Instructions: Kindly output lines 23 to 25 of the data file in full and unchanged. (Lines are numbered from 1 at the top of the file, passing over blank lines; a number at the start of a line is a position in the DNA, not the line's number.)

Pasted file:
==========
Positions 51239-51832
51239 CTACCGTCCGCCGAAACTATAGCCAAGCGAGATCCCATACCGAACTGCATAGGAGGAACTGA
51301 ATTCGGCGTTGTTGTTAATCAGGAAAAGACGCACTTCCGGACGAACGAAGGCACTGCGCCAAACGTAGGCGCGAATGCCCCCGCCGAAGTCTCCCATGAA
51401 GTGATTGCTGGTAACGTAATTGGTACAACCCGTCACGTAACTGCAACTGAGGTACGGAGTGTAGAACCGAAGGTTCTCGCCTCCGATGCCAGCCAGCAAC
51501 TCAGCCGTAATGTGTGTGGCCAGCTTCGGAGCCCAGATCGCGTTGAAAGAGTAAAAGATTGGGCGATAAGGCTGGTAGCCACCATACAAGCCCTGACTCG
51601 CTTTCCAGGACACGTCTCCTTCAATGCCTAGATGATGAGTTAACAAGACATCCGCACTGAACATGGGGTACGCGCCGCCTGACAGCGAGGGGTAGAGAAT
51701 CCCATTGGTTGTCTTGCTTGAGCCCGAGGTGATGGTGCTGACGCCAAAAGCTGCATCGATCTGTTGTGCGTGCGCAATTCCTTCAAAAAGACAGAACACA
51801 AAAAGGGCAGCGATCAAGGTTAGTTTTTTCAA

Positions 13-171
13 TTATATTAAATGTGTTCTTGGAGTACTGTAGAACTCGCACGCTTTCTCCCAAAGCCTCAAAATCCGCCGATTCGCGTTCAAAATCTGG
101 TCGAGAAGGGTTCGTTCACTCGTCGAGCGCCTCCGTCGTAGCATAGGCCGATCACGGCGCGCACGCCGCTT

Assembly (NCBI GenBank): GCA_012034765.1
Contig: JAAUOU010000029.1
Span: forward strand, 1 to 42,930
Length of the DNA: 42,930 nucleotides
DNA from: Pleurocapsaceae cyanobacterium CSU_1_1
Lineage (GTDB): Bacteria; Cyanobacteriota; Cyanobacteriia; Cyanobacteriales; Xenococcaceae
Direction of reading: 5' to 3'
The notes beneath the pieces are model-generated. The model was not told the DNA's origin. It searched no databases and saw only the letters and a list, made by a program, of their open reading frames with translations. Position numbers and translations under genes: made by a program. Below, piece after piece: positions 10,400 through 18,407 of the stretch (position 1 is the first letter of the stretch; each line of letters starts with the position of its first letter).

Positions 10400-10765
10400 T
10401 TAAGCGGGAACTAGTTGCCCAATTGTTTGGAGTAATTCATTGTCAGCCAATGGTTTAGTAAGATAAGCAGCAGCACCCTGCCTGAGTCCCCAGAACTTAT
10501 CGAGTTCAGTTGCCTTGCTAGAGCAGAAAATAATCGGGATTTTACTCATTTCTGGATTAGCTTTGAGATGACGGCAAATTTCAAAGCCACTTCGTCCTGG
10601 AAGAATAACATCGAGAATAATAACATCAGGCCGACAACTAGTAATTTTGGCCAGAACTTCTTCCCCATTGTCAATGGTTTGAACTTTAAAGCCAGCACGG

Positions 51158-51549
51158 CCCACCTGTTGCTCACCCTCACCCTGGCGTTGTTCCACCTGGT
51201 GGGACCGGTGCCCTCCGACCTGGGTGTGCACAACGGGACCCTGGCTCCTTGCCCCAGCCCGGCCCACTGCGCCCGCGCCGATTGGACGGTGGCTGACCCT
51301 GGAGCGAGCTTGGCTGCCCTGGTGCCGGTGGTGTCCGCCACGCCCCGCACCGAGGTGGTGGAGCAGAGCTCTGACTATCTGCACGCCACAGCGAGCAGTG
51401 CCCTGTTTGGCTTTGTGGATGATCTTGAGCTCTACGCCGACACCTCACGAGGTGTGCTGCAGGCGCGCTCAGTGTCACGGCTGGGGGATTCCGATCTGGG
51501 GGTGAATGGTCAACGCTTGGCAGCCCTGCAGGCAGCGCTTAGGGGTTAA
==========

10501 CGAGTTCAGTTGCCTTGCTAGAGCAGAAAATAATCGGGATTTTACTCATTTCTGGATTAGCTTTGAGATGACGGCAAATTTCAAAGCCACTTCGTCCTGG
10601 AAGAATAACATCGAGAATAATAACATCAGGCCGACAACTAGTAATTTTGGCCAGAACTTCTTCCCCATTGTCAATGGTTTGAACTTTAAAGCCAGCACGG

Positions 51158-51549